Well it appears that the US is receiving 4 tanks per month while 9 tanks per month are going abroad. Thus a majority of tanks is not going to the US, they are going elsewhere and would not be effected by US spending. So cutting the tanks for the US would significantly impact the supply chain but it would not destroy it. There are others purchasing tanks and keeping the supply chain running. Though Congress is concerned that those orders may dry up which is possible, but there is no mention of how probable that is. Do Saudi Arabia and Egypt have long term contracts for their tanks? If they have contracts extending till 2017 when the Army will begin buying new tanks again then there is absolutely no need for the federal government to support the supply chain. If not then I can see Congress’s concern about the supply chain.
Should the federal government support the supply chain despite not needing the products?
There are a couple ways to answer this question. There is the philosophical debate about the role of government, it’s responsibilities in regards to infrastructure and government involvement with business. Decades could be spent on these questions and still there would be no absolute and definitive answer. So I will skip past that on to the more logistical questions. If the supply chain completely collapses what would that cost the US? Well we would loose skilled employees and manufacturing capacity. The loss of skilled employees could make it difficult in the future to produce tanks since new employees would need to be hired and trained. Hiring and training cost money and takes time. Also we would loose the manufacturing capacity which would also take time and money to reinstate. Though the time issue is not going to be a problem. All that requires is that the Army notify businesses well in advance before they want to begin purchasing tanks. If the businesses are given adequate notice they should be able to hire and train employees as well as retool factories as needed. It is very unlikely that the US military will encounter a shortage of tanks thus any delays in tank manufacturing will not impact military operations. If time is not an issue what about money? Would the US spend more to get tank production restarted than continuing production? If restarting production would cost $436 million or more than it is clearly in our best interest to continue production. But I doubt that is the case. I can see where it might costs a few million to reopen factory doors, hire employees and find suppliers for parts. It just doesn’t seem realistic that it would cost hundreds of millions to do that. Even if it cost $100 million to restart production the US could save the other $300 million.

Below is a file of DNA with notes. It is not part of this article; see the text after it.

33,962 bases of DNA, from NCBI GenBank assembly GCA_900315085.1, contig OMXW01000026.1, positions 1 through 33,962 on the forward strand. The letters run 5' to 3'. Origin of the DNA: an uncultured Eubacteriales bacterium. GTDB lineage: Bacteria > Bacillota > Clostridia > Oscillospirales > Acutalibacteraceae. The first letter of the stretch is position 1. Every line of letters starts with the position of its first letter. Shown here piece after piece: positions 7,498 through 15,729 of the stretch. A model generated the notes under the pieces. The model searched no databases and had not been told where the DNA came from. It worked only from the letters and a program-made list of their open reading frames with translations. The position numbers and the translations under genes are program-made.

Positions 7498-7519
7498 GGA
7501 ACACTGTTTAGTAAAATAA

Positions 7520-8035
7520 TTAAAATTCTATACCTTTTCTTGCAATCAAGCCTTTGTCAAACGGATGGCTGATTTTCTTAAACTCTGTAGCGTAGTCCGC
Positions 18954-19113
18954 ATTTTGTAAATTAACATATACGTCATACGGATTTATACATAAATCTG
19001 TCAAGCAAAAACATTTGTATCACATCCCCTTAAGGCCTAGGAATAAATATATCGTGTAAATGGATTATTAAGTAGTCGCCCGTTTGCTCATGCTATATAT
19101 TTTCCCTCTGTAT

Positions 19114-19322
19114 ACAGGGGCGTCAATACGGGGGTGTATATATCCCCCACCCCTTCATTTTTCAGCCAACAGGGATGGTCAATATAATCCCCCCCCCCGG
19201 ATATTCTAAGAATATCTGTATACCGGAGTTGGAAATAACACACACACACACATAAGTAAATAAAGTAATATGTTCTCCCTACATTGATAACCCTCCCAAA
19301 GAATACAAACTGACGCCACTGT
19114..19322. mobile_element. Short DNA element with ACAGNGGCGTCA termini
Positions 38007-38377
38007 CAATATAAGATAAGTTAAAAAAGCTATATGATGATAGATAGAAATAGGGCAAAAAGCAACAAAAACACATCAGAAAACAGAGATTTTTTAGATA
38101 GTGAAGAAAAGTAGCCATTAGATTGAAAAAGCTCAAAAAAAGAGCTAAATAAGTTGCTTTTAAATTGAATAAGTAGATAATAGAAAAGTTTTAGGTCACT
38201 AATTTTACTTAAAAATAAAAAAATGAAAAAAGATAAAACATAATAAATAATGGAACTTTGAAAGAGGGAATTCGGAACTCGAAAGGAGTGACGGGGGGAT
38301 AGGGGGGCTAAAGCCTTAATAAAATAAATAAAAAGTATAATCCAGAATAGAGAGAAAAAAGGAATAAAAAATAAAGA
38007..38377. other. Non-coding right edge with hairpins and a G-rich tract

What should we do?
We should listen to the Army. The Army states they do not need more M1A2 Abrams tanks so Congress should not purchase more. Yes there is a risk to the supply chain. But considering that the US purchases are not the majority of M1A2 purchases I find it unlikely that the supply chain will collapse. Furthermore if the supply chain collapsed it would not hinder US Army operations. The Army is not in risk of running out of tanks so a delay of months between ordering new tanks and receiving them is not an issue. Also the loss of skilled employees and closing of factories may cost a good deal of money to restart but it is unlikely it will cost $436 million to restart. That means the US could save money instead of wasting it. US Congress should not order $436 million in tanks that the US Army does not need or want.